Gallen added: “Any time you’re pitching well, you kind of just want it to happen. As a competitor, you want to come and get in that rhythm and stay in that rhythm. At the same time, you have to wait your turn. There are certain factors that come into play other than just performance. I understand that. ... It’s finally here, and I’m excited.”

Gallen, the Marlins believe, is now ready to go.

He is a 6-foot-2, 23-year-old right-handed pitcher who has carved up the hitter-friendly Pacific Coast League this year. He is 9-1 with a 1.77 ERA over 14 starts at Triple A, striking out a minor-league best 112 batters while walking just 17 in 91 1/3 innings. He threw at least six innings in all but three of his starts this year.

“He’s obviously having a really good year in Triple A,” Mattingly said. “Just another young, exciting guy for us, a guy with real nice pitchability, got a number of pitches, can mix and match with his stuff and a little bit of power too.”

Gallen’s scouting report, per MLBPipeline: “Gallen gets results without plus stuff. His upper-80s cutter has been his bread-and-butter pitch, and he works it to both sides of the plate with the ability to backdoor it for strikes against left-handers. His low-90s fastball tops out at 94 but plays up because he creates downward plane and commands his heater well.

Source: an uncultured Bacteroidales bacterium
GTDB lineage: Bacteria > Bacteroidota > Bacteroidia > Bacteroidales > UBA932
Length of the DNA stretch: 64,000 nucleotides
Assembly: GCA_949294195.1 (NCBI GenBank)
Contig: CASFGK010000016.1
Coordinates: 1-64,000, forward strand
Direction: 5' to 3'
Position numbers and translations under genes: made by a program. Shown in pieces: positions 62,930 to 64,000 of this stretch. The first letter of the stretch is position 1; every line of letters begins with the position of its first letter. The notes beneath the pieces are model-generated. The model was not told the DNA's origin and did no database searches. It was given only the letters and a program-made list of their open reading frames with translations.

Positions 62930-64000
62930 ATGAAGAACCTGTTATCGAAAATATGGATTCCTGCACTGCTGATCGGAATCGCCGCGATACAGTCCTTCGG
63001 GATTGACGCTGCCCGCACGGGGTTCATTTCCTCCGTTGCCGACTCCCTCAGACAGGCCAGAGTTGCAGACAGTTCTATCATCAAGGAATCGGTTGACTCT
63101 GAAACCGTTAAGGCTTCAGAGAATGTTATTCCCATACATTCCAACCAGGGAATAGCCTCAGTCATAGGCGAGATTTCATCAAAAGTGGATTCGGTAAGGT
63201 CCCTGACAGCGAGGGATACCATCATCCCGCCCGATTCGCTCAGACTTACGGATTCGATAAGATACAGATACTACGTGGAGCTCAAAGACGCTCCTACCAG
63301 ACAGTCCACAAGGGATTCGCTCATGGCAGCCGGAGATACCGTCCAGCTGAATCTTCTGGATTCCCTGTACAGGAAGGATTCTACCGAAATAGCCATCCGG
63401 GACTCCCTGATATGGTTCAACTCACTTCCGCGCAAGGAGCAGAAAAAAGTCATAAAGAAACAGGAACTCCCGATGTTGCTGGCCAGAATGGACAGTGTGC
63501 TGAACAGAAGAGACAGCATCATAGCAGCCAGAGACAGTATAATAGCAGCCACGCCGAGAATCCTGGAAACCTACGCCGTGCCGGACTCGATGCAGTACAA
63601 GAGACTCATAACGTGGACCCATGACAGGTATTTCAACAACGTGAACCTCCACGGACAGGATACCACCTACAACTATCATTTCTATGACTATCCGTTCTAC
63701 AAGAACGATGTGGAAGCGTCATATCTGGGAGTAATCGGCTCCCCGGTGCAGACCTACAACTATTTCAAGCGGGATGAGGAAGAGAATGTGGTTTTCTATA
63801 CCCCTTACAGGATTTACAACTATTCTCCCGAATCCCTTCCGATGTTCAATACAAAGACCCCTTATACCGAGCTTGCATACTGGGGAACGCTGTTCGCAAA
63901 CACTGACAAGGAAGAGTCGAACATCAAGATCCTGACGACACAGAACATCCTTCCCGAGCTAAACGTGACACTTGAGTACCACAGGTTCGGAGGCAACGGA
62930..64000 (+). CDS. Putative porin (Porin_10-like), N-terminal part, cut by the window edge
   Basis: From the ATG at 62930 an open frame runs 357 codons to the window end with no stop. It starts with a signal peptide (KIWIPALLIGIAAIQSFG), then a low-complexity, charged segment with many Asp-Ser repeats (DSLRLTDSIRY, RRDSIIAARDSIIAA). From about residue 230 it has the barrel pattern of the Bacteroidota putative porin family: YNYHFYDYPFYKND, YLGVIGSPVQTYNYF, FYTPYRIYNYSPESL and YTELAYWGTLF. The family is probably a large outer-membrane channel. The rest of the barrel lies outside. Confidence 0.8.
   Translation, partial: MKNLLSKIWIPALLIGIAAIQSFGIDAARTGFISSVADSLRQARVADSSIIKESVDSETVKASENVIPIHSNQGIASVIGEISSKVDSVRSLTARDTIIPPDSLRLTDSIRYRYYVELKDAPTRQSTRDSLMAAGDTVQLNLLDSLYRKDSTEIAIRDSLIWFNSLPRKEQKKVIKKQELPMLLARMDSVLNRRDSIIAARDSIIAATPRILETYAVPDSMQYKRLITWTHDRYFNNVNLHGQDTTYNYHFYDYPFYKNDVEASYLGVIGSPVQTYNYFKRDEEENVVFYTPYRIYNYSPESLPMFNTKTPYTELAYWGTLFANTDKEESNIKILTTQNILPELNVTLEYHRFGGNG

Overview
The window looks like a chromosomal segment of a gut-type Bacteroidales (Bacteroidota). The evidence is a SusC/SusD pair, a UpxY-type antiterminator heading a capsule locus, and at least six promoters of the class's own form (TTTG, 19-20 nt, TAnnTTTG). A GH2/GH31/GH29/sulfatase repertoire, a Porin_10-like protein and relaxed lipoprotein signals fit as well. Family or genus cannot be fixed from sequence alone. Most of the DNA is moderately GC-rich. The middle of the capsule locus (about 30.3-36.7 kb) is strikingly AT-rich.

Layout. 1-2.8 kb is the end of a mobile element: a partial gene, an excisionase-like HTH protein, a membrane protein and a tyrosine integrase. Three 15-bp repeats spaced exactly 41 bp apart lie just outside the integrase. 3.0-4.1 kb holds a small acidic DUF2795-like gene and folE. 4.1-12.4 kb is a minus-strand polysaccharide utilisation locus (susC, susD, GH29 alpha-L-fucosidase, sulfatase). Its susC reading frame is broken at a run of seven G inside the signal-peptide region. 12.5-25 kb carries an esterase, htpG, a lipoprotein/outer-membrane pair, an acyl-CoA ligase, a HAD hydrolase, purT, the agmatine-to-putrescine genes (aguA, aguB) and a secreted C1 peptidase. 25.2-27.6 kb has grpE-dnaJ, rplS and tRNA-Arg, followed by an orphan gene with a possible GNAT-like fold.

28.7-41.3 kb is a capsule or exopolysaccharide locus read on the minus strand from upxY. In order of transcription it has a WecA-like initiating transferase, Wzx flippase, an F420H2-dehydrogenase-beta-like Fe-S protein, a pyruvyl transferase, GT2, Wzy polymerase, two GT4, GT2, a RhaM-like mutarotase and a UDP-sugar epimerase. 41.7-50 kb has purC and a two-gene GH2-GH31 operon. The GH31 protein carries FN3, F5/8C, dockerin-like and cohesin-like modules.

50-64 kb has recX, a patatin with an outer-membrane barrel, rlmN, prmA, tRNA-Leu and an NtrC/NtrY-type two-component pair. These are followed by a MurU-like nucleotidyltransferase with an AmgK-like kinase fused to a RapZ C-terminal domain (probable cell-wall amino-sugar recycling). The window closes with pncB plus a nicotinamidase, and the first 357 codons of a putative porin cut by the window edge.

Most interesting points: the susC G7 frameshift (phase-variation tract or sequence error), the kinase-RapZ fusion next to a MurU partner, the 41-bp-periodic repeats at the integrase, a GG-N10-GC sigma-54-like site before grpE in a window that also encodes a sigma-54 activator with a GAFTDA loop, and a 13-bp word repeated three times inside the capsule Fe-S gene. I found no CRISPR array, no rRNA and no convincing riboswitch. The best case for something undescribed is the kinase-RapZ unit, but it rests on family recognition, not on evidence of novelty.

“Gallen also keeps hitters off balance by varying the speed on his changeup and curveball, with the latter a slightly better offering. He does a nice job of repeating his clean delivery, allowing him to fill the bottom of the strike zone. He has one of the highest floors among the organization’s pitching prospects.”

As for Lopez, his injury comes after a strong run on the mound over the last month. Lopez has posted a 2.27 ERA with 31 strikeouts over 35 2/3 innings of work throughout his last six starts. The Marlins went 4-2 in those starts.

“You want to get ahead of [the injury],” Mattingly said, “especially with the situation we’re in and building this thing and building it with what we consider a good, young starting rotation. You don’t want to take chances with those guys. You want to make sure you’re staying on top of it and really try to get them back on the field and on the mound as soon as possible to continue to gain experience.”

More roster moves

With Lopez on the IL and the Marlins not needing a starting pitcher until Thursday, the Marlins called up left-handed relief pitcher Jose Quijada on Wednesday to add depth to the bullpen.

The Marlins also acquired outfielder Cesar Puello from the Los Angeles Angels for cash considerations and designated Rosell Herrera for assignment.

Puello, 28, has posted a .390 batting average with three home runs, 12 RBI and six runs scored over 12 games for the Angels this year. All 12 of his starts have been in left field. He has a career .307 batting average at the MLB level over 29 games.

Puello played 42 games with the Angels’ Triple A affiliate, hitting .299 with seven home runs, 27 RBI and 25 runs scored before being called up on May 29.

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Jordan McPherson covers the Miami Marlins and high school sports for the Miami Herald. He attended the University of Florida and covered the Gators athletic program for five years before joining the Herald staff in December 2017.